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The forgotten New Years Resolution UK
95% of people forget this crucial New Years Resolution - they don't have a clue why Lasting Powers of Attorney are crucial. 58% forget that an up to date and relevant Last Will in needed too.
A recent YouGov Survey on behalf of Barnados showed that 58% don’t get a legal round tuit.
Our survey shows that over 95% of people don’t have a clue what a legal round tuit is – and as such they put themselves and their families in a potentially very difficult and expensive spot.
Stephen Pett of APWW.co.uk explains “Legal Planning comes into its’ own when the unexpected happens – a car accident, a trip on ice, a stroke, a mugging etc etc. Sometimes these events are really serious and the victim is left in a coma or at least unable to manage their own affairs temporarily or permanently. So who is in charge?
In the event of death, it is relatively simple - if the victim was one of the 42% of adults who has taken the trouble to put a Last Will in place. With a Last Will at least your assets and children are sent where YOU wish them to go. Without a Last Will, the Rules of Intestacy will spread your assets around, and Social Services and the Courts will decide who gets the kids (if both parents are out of commission).”
But things get worse if you survive but are unable to manage your finances etc: in these circumstances most people would expect that their wife/ husband/ partner / parents / children would take over automatically. But the Law is specific: only Attorneys appointed by you, or a “Deputy” appointed by the Court of Protection has any authority. Bank accounts (including joint ones) etc will be frozen until this is sorted. It must be better to appoint your own trusted family as Attorneys rather than expect the Court of Protection to make the right choice – especially as they may appoint a solicitor if they can’t decide which would be the best family member.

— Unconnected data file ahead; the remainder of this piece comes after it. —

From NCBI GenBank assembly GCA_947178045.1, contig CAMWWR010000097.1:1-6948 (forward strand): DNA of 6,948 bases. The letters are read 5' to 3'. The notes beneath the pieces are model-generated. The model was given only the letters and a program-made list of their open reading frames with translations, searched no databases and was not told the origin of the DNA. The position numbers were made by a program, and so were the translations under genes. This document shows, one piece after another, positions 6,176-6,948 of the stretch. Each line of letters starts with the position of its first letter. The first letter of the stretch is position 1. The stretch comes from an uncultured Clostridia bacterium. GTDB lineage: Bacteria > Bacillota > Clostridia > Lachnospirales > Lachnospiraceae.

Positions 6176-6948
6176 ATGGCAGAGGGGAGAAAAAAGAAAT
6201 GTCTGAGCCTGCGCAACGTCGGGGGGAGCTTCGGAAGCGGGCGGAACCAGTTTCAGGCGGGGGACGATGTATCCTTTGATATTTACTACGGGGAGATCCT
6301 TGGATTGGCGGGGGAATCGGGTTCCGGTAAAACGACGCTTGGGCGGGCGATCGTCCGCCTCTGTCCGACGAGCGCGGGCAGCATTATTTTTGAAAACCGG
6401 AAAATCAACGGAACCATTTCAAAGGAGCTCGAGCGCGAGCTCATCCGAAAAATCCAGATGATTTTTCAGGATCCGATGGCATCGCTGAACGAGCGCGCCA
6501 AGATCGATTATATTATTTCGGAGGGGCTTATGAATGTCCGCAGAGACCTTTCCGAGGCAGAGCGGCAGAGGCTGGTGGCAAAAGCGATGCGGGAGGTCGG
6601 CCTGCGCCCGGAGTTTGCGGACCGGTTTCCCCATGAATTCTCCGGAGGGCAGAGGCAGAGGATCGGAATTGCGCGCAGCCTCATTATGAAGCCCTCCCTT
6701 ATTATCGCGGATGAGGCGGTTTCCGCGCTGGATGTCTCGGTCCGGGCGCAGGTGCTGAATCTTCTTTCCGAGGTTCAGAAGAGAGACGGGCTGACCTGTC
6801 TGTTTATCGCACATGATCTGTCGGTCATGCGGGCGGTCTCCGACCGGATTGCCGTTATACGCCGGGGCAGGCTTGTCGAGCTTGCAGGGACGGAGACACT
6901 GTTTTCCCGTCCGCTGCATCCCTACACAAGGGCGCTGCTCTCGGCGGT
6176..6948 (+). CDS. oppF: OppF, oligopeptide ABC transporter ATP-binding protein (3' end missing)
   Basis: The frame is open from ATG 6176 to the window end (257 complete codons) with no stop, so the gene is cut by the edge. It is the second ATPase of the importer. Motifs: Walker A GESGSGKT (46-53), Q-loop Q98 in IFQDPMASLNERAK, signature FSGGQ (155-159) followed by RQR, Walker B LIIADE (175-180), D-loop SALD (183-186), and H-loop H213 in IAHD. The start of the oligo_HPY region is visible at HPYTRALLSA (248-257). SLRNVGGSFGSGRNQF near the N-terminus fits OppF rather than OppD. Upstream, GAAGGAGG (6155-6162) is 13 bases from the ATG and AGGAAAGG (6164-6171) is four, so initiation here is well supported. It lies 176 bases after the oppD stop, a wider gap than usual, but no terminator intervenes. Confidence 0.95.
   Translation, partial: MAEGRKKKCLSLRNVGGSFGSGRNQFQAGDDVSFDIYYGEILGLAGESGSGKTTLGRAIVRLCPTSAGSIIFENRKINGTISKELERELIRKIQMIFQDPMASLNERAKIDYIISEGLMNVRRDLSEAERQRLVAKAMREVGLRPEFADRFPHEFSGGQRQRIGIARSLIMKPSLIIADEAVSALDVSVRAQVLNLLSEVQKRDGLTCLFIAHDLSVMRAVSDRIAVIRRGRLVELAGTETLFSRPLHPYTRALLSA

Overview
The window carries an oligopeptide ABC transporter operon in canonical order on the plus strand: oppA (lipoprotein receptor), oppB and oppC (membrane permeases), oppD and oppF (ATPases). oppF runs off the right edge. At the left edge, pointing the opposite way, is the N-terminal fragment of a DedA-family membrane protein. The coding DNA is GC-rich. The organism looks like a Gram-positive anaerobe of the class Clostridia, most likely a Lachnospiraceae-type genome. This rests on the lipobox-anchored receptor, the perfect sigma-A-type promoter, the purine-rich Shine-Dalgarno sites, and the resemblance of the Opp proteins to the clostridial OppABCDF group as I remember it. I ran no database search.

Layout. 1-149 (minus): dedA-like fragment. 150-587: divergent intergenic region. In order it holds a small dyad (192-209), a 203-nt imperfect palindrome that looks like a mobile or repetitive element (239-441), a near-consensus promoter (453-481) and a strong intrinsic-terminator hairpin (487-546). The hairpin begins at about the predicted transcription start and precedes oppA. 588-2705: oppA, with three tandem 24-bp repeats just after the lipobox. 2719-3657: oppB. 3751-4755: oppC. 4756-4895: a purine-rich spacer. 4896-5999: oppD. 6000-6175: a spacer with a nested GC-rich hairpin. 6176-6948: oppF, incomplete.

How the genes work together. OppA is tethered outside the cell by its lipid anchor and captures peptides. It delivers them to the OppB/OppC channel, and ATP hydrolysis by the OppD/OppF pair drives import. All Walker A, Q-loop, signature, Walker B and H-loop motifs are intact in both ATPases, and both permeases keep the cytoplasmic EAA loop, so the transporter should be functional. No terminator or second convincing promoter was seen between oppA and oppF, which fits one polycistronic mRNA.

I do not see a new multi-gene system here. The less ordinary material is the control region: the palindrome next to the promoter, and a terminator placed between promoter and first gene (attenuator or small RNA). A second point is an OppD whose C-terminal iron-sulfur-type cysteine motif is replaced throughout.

So what do you need to prevent problems?
1. A thorough up to date, properly signed and safely stored Last Will
2. A Lasting Power of Attorney Health and Welfare appointing people you trust as Attorneys to look after where you live, who you see, medical issues etc etc if you can’t.
3. Either an old Enduring Power of Attorney or a Lasting Power of Attorney Property and Financial Affairs.
A last word from Stephen Pett: “Like Financial Planning, Legal Planning needs to be kept under review as your circumstances, those of your family, as well as tax and the law change fairly steadily. We use WillCustodian.co.uk to enable our clients to keep their New Years Resolutions as far as Legal Planning are concerned – it is an easy way to get a Round Tuit which works year after year after year helping to keep things ship shape and Bristol fashion!”
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Stephen Pett of Allied Professional Will Writers (www.APWW.co.uk)
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